Alex Constantine - December 22, 2013
December 19, 2013
America’s Great Game, by Hugh Wilford
Basic Books, 384 pp., $29.99
“The genius of you Americans,” Egyptian strongman Gamal Abdel Nasser once mockingly told a CIA operative, “is that you never made clear-cut stupid moves, only complicated stupid moves.”
After finishing “America’s Great Game” (Basic Books, 384 pp., $29.99), Hugh Wilford’s lively, informative study of early Cold War American diplomacy and spy plots in the Middle East, one inclines to believe Nasser was right.
The book’s title deliberately echoes the term used by British diplomats and spies to describe their 19th-century strategic rivalry with Russia in Central Asia. Rudyard Kipling later popularized the idea of this “Great Game” in his novel “Kim.”
Wilford appropriates the conceit in detailing the high-spirited, swashbuckling – and largely counterproductive, if not disastrous – actions of a clutch of American spooks who succeeded the British in the region after World War II.
Wilford, author of “The Mighty Wurlitzer,” an account of CIA front organizations, centers his narrative here on a handful of colorful figures.
Most prominent are members of the “triumvirate that would dominate the Agency’s first covert operations in the Middle East.” Two were patrician grandsons of Theodore Roosevelt: Kermit “Kim” Roosevelt and his cousin Archie. The unlikely third musketeer was a not-so-blue-blooded, one-time Alabama jazz musician, Miles Copeland.
An upper-class public-service ethos, anti-communism, a fascination with Arab culture and a thirst for adventure combined to animate the Roosevelts. Subtract the noblesse oblige, and the same was true of Copeland. All performed intelligence work during World War II. Finding it congenial, they signed on with the newly created Central Intelligence Agency following the war.
Posted to Damascus, Syria, as CIA station chief, the freewheeling Copeland was on hand for the Middle East’s first Cold War military coup. In 1949, a Syrian army officer attuned to perceived U.S. strategic interests – access to oil, thwarting the Soviets – ousted the country’s democratically elected president.
Historians still debate the extent of CIA involvement, ranging from mere encouragement to an active role. What’s “painfully clear,” asserts Wilford, is the “legacy of instability, authoritarianism, and anti-Americanism” this episode left in Syria, all harmful to our long-term interests in the region.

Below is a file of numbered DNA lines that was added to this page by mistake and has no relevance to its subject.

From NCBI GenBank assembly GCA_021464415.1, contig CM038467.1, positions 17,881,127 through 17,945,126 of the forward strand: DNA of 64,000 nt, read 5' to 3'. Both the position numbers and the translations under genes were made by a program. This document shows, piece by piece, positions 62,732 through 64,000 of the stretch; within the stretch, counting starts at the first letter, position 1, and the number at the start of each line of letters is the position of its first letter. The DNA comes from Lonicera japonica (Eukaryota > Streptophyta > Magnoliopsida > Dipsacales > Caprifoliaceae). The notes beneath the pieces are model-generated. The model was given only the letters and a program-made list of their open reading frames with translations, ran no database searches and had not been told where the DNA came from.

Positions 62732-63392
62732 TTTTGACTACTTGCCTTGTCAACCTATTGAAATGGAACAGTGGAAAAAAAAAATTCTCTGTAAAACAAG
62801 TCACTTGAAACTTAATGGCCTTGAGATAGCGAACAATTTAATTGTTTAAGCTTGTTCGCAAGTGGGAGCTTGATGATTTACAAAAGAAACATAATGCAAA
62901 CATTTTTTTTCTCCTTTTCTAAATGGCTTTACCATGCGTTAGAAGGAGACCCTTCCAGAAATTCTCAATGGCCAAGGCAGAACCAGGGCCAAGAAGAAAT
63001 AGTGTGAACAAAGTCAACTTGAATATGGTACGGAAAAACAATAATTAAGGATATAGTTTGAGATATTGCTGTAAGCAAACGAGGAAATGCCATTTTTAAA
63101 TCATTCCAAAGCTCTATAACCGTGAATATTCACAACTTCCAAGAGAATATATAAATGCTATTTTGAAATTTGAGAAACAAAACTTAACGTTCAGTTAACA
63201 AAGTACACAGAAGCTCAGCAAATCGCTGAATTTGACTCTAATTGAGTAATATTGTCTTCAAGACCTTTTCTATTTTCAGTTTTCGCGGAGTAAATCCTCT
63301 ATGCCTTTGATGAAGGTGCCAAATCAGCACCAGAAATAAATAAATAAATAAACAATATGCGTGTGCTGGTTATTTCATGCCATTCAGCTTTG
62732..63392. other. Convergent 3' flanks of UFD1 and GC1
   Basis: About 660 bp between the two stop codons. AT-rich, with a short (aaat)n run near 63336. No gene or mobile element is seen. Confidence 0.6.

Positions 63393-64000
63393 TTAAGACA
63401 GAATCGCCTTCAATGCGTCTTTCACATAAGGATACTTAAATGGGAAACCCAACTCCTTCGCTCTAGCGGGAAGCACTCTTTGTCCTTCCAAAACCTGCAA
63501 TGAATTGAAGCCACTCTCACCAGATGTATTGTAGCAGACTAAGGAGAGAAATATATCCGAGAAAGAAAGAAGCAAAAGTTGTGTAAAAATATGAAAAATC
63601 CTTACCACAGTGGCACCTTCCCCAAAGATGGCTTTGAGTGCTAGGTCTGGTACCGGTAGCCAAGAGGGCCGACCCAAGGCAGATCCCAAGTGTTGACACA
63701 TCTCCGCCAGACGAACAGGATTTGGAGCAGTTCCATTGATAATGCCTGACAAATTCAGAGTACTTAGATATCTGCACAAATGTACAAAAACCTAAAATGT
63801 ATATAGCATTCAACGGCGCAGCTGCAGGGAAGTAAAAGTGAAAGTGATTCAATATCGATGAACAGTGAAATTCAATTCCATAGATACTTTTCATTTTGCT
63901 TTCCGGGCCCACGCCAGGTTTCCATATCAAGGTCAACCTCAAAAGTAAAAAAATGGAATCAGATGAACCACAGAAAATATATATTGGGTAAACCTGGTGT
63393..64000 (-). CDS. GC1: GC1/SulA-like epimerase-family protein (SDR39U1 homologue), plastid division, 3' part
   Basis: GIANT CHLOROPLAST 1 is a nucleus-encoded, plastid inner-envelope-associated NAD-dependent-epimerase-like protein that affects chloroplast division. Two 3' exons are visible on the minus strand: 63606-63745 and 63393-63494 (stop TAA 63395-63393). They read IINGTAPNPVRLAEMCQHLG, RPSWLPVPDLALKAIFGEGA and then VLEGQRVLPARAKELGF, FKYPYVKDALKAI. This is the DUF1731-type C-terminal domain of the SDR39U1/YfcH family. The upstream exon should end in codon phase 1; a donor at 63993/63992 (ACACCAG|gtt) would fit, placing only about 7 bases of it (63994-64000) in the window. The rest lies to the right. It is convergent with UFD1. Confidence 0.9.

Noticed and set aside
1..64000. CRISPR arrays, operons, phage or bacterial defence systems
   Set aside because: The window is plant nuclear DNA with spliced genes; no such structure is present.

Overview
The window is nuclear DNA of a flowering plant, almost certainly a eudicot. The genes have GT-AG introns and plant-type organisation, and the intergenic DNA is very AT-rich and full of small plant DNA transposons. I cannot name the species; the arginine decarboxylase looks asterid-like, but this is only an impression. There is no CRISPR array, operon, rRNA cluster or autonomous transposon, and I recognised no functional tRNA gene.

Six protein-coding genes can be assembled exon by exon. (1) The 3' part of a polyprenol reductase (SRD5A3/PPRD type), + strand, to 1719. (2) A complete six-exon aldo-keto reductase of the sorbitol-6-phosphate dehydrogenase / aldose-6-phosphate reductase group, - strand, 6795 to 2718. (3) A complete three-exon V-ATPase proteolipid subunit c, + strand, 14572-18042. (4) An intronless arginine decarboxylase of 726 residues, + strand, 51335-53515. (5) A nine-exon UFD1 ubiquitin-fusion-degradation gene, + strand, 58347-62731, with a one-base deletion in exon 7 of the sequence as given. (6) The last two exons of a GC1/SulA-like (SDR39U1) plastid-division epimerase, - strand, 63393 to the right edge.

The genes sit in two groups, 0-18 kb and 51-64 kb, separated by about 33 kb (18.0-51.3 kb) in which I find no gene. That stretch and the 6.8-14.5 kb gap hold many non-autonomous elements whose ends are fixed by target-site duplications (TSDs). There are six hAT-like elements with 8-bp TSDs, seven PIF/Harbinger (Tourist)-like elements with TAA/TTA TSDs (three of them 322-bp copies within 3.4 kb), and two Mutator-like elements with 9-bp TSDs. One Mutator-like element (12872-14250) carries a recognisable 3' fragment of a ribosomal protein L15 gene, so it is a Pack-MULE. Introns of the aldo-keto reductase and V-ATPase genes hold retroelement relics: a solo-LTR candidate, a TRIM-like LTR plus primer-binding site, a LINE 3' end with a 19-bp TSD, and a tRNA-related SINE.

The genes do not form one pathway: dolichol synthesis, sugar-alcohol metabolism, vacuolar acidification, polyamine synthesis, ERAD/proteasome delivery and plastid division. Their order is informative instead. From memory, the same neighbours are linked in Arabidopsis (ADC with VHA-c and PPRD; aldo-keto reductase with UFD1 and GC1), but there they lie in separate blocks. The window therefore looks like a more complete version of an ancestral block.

While there’s uncertainty surrounding the degree of CIA culpability in the Syrian affair, there is little concerning the 1953 Iranian coup. Kim Roosevelt, acting in concert with his British MI-6 counterparts – and authorized by the highest levels of the U.S. and British governments –orchestrated the overthrow of Iran’s prime minister, who had dared to nationalize his country’s oil industry. In his place, the Anglo-Americans installed a military government under the Shah, whose authoritarian rule ultimately provoked the 1979 Islamic revolution.
Wilford aptly quotes prophetic words spoken to Kipling’s fictional Kim: “Thou hast loosed an Act upon the world, and as a stone thrown into a pool so spread the consequences thou canst not tell how far.” Memories of 1953 still fuel Iranians’ hostile views of the United States. As one scholar puts it, there’s a direct path “from the Great Game to the Great Satan.”
Other bungled plots included trying to turn the nationalist Nasser into a U.S. asset. But even more fascinating than foreign cloak-and-dagger exploits is Wilford’s examination of clandestine CIA attempts to weaken domestic U.S. support for the new state of Israel.
Kim Roosevelt was deeply involved in this anti-Zionist activity. Like other CIA and State Department Arabists, his motivation wasn’t vulgar anti-Semitism, but rather a sincere belief that backing the Jewish state was inimical to U.S. strategic interests. These efforts foundered, too.
As Kim or Archie might have said, Wilford’s book is a ripping good yarn. Moreover, it sounds salutary warnings about Americans’ inflated sense of our ability to influence local developments and the dangers of unintended consequences.
Cate teaches history at University School in Hunting Valley.